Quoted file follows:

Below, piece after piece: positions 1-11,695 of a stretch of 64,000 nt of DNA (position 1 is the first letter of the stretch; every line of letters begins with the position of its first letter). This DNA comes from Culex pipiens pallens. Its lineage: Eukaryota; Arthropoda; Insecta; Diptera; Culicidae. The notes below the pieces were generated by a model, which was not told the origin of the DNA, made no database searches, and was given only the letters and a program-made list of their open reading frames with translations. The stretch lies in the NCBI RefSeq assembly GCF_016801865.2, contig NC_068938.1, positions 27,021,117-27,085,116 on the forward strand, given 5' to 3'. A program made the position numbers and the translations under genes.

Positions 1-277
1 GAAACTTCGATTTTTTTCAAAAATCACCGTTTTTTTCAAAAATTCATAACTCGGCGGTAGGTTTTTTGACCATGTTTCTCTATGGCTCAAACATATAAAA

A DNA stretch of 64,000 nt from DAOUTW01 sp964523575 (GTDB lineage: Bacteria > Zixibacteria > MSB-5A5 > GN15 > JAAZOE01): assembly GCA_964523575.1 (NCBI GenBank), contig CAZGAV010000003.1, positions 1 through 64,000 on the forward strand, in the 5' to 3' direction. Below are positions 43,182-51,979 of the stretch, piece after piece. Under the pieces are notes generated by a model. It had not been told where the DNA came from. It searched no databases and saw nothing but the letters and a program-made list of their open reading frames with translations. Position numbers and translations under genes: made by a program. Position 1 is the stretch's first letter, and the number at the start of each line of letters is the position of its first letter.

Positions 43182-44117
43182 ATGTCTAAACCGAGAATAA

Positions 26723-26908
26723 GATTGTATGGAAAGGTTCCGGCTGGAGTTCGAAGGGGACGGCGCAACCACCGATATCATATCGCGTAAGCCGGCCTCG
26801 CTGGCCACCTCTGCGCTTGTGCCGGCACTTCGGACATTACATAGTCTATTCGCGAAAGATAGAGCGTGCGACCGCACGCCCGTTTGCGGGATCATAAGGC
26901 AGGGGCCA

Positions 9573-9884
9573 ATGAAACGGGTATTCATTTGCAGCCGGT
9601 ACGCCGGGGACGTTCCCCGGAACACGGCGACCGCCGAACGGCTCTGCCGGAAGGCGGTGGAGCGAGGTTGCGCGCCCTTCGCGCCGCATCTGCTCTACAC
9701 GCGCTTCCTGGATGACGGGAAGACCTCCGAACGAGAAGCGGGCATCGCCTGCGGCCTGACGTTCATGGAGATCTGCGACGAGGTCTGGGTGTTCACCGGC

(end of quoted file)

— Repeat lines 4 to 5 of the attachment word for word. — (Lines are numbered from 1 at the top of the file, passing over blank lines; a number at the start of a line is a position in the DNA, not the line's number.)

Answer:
A DNA stretch of 64,000 nt from DAOUTW01 sp964523575 (GTDB lineage: Bacteria > Zixibacteria > MSB-5A5 > GN15 > JAAZOE01): assembly GCA_964523575.1 (NCBI GenBank), contig CAZGAV010000003.1, positions 1 through 64,000 on the forward strand, in the 5' to 3' direction. Below are positions 43,182-51,979 of the stretch, piece after piece. Under the pieces are notes generated by a model. It had not been told where the DNA came from. It searched no databases and saw nothing but the letters and a program-made list of their open reading frames with translations. Position numbers and translations under genes: made by a program. Position 1 is the stretch's first letter, and the number at the start of each line of letters is the position of its first letter.

Positions 43182-44117